Administration has to do with how someone takes the medication. Orally-administered medications have the highest incidence of side effects. This is because it has to engage with many areas of the body before getting to the treatment area.

The fastest drug reaction someone would have is when taking medication intravenously - the slowest is through oral administration. 


Younger individuals may suffer from drug side effects much quicker than older adults because they process medications much faster. The faster the medication goes through the body, the faster it can cause the person to feel sick. 

New Drug

Introducing a different drug in the body can cause side effects that can benefit or worsen a health condition. For instance, statins are used to lower high cholesterol. This class of medications, however, can also affect people’s blood pressure.

If someone has normal to low blood pressure and they take statins to lower their cholesterol, they may suffer from dizziness, fainting, and nausea because it is causing the blood pressure to plummet. This side effect can happen quickly because statins are also designed to act fast since high levels of cholesterol are dangerous to the heart. 

Drug Interactions

Taking more than one drug can cause an increased risk of adverse reactions because of their interaction. The side effects from this usually happen quickly because it doesn’t take long for the chemicals to combine in the stomach, especially when taken together.

Some healthcare providers will recommend taking certain medications hours apart for that reason. Drug interactions can happen with dietary supplements and herbal supplements, and stopping them or waiting to take them with medications can reduce the likelihood of side effects.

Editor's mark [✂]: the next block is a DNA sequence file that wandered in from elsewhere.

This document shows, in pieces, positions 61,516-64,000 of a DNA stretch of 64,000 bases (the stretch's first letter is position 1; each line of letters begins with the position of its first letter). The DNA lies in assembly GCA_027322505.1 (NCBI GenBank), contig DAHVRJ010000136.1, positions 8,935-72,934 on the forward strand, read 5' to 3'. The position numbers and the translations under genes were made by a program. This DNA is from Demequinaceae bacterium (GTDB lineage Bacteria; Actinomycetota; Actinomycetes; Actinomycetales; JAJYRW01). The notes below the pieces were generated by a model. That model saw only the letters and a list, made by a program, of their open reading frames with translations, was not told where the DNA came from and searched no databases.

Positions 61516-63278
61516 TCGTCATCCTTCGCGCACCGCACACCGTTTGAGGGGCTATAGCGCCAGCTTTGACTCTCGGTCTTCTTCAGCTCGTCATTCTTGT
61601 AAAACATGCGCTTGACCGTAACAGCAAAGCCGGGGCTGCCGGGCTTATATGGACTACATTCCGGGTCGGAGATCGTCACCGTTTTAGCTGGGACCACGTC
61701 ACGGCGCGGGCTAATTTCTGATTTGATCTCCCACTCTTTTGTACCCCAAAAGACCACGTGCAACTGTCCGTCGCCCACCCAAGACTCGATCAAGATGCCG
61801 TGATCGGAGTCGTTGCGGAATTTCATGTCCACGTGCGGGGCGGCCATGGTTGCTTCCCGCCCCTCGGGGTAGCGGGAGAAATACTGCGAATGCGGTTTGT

Genetics is another factor in how fast someone starts to suffer from adverse effects. People are genetically predisposed to being sensitive to new drugs.

This is why many people decide to have their DNA analyzed for medication and drug responses. 

Learn more about ⁠how long side effects last.

What You Can Do to Reduce Side Effects of Medicine

You do not have to continue suffering from side effects of your medication. By knowing which medications your unique body handles best, you can ⁠reduce side effects of medicine by having your doctor prescribe the right medication and the right dosage for you. 

To find out which medications your body does the best with, consider getting a DNA test or upload your raw DNA data to 

Medication and Drug Response Advanced Pharmacogenomics Analysis offers a ⁠Medication & Drug Response DNA Report that includes information about your risk of side effects with common medication as well as your risk of addiction to certain medications and illicit drugs.

Those who have already had a DNA test by 23andMe, AncestryDNA, MyHeritage, FamilyTreeDNA, and Dante Labs can upload their raw DNA data easily to’s secure and confidential account. Our Privacy First commitment ensures your data remains private. We never sell or share your data, including your DNA data, with anyone. 

Free DNA Data Upload  

For those who have not yet taken a DNA test and don’t have raw DNA to upload, you can purchase a DNA test kit online. Once the DNA test has completed, your DNA data will be stored in your confidential account and ready to use with the Medication & Drug Response DNA analysis app or another report from the wide assortment available from 

Order DNA Kits

About The Author

Dr. Brandon Colby MD is a US physician specializing in the personalized prevention of disease through the use of genomic technologies. He’s an expert in genetic testing, genetic analysis, and precision medicine. Dr. Colby is also the Founder of and the author of Outsmart Your Genes.

Dr. Colby holds an MD from the Mount Sinai School of Medicine, an MBA from Stanford University’s Graduate School of Business, and a degree in Genetics with Honors from the University of Michigan. He is an Affiliate Specialist of the American College of Medical Genetics and Genomics (⁠ACMG), an Associate of the American College of Preventive Medicine (⁠ACPM), and a member of the National Society of Genetic Counselors (⁠NSGC).